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The welfare of Syrian refugees and the way forward

Paolo Verme's picture
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In Pictures: Syrian Refugees Living in Jordan and Lebanon
Since the beginning of the Syrian crisis, over 6.5 million of the country’s people have been internally displaced and almost 4.4 million are registered refugees, which amounts to about half of Syria’s pre-crisis population. Nearly 1.7 million people have fled to neighboring Jordan and Lebanon. Prior to becoming refugees, many had suffered repeated shocks within Syria, leading them eventually to abandon their assets, property, and capital to seek safety in the neighboring countries.

The Syrian crisis has now become one of the largest humanitarian crises of our time. The numbers are staggering. About half of the Syrian pre-conflict population has been displaced, over 200,000 people have been killed, millions of Syrians have been injured or traumatized and millions more have fled to neighboring countries and elsewhere. Yet, we know surprisingly little about the actual living conditions of those who are suffering from the crisis. For the people who have remained in Syria, information is either very scarce or unavailable. For the people affected by the Syrian crisis who have migrated to Europe, we have mostly anecdotal information that mixes victims of the Syrian crisis with other types of migrants. For those Syrians who have fled to neighboring countries and registered as refugees, we have a substantial amount of information but to date this information has been little exploited to study the welfare of refugees.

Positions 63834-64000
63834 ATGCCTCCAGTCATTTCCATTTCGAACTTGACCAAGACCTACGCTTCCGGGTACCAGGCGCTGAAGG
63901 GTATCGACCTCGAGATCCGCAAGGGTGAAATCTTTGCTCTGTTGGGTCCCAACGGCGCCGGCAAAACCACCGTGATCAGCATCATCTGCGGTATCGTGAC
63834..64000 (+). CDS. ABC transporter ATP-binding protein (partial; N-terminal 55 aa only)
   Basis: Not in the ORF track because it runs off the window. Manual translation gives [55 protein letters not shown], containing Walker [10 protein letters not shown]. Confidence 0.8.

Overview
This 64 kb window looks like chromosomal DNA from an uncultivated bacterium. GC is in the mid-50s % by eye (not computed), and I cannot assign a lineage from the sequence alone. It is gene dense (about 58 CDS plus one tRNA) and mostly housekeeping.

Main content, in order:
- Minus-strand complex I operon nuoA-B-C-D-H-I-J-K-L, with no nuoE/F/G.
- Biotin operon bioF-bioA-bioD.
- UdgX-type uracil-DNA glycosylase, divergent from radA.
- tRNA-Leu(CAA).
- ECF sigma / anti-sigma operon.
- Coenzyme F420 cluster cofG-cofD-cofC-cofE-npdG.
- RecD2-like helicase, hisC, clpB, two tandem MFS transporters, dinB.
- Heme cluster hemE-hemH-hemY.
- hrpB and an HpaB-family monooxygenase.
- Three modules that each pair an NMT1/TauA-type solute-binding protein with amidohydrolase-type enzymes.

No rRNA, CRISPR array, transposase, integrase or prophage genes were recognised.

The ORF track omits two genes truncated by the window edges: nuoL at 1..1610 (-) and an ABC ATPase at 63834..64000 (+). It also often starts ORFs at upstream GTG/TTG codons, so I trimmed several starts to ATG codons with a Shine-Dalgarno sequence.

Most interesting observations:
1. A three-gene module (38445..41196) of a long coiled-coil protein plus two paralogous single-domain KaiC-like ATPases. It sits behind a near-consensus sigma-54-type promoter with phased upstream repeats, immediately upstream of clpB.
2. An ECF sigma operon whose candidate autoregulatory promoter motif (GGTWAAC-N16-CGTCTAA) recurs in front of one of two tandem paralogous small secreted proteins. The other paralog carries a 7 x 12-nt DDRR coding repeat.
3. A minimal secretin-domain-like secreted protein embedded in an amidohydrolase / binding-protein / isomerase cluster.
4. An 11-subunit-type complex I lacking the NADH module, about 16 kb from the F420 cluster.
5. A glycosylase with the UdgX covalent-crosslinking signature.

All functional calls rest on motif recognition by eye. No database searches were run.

A recent report prepared by the World Bank Group (WBG) and the United Nations High Commissioner for Refugees (UNHCR) attempted to fill this gap for the Syrian populations we have most information about:  refugees who fled to Jordan and Lebanon.  Leveraging insights from the UNHCR refugee registration database and several household surveys conducted in Jordan and Lebanon, the report provides a first welfare assessment of Syrian refugees. The results point to a complex and difficult situation that exposes the limitations of the current policies and approaches designed to manage refugee situations over the medium to long-term. A brief review of the key findings of the report and some key questions illustrate these points.

Some key findings. The report finds seven in ten refugees to be poor according to the threshold used by the UNHCR for targeting its cash assistance program. This figure rises to nine in ten refugees if one adopts the poverty lines used to measure poverty in Jordan or Lebanon. In the absence of humanitarian assistance programs, poverty is evidently widespread among refugees. In addition, monetary and non-monetary vulnerability are high. If we consider as vulnerable those who are expected to be poor in the near future, only about 12 percent of refugees can be considered not at risk. Refugees also suffer from a multiplicity of vulnerabilities that are not always easily addressed with monetary means.